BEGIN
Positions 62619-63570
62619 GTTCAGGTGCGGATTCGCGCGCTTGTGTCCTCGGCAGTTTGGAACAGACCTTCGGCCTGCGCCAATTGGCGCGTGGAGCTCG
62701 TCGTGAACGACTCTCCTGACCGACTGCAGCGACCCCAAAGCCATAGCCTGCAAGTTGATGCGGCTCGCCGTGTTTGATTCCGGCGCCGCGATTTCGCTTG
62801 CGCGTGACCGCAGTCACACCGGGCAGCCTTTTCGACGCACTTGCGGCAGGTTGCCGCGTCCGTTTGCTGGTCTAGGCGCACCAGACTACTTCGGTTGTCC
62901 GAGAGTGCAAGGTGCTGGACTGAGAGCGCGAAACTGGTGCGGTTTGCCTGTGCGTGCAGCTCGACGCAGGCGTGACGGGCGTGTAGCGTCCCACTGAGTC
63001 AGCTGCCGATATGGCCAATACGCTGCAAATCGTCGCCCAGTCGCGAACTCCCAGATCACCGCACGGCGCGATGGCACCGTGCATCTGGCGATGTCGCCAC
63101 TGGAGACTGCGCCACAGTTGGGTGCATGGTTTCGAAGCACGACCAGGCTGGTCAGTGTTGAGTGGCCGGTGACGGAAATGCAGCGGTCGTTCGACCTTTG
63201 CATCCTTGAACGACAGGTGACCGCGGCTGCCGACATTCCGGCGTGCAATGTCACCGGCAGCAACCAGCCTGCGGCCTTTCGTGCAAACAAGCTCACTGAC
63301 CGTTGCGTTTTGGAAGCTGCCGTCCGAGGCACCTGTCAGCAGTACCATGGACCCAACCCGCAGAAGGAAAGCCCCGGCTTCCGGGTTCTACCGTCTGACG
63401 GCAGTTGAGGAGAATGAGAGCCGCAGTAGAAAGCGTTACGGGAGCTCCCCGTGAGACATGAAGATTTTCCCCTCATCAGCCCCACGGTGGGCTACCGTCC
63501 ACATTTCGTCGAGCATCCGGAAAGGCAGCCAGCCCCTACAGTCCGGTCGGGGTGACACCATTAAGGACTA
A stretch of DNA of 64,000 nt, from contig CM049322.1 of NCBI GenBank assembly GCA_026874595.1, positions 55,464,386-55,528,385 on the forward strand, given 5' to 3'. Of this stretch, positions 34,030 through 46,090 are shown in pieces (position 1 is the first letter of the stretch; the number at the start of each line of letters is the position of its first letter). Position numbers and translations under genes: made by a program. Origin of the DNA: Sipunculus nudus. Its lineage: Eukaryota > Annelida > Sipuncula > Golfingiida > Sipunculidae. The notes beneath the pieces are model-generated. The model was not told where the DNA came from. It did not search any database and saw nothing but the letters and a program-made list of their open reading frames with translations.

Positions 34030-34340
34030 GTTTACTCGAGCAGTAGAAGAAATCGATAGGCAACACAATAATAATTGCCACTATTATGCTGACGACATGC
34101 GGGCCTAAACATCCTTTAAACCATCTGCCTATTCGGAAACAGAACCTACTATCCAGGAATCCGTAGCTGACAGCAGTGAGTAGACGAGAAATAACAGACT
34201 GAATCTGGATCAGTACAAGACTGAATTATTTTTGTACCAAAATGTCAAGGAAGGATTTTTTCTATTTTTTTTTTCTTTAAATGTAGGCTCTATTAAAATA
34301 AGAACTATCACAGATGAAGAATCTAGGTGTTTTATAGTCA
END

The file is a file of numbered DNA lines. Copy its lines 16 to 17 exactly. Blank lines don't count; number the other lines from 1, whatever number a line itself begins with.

34201 GAATCTGGATCAGTACAAGACTGAATTATTTTTGTACCAAAATGTCAAGGAAGGATTTTTTCTATTTTTTTTTTCTTTAAATGTAGGCTCTATTAAAATA
34301 AGAACTATCACAGATGAAGAATCTAGGTGTTTTATAGTCA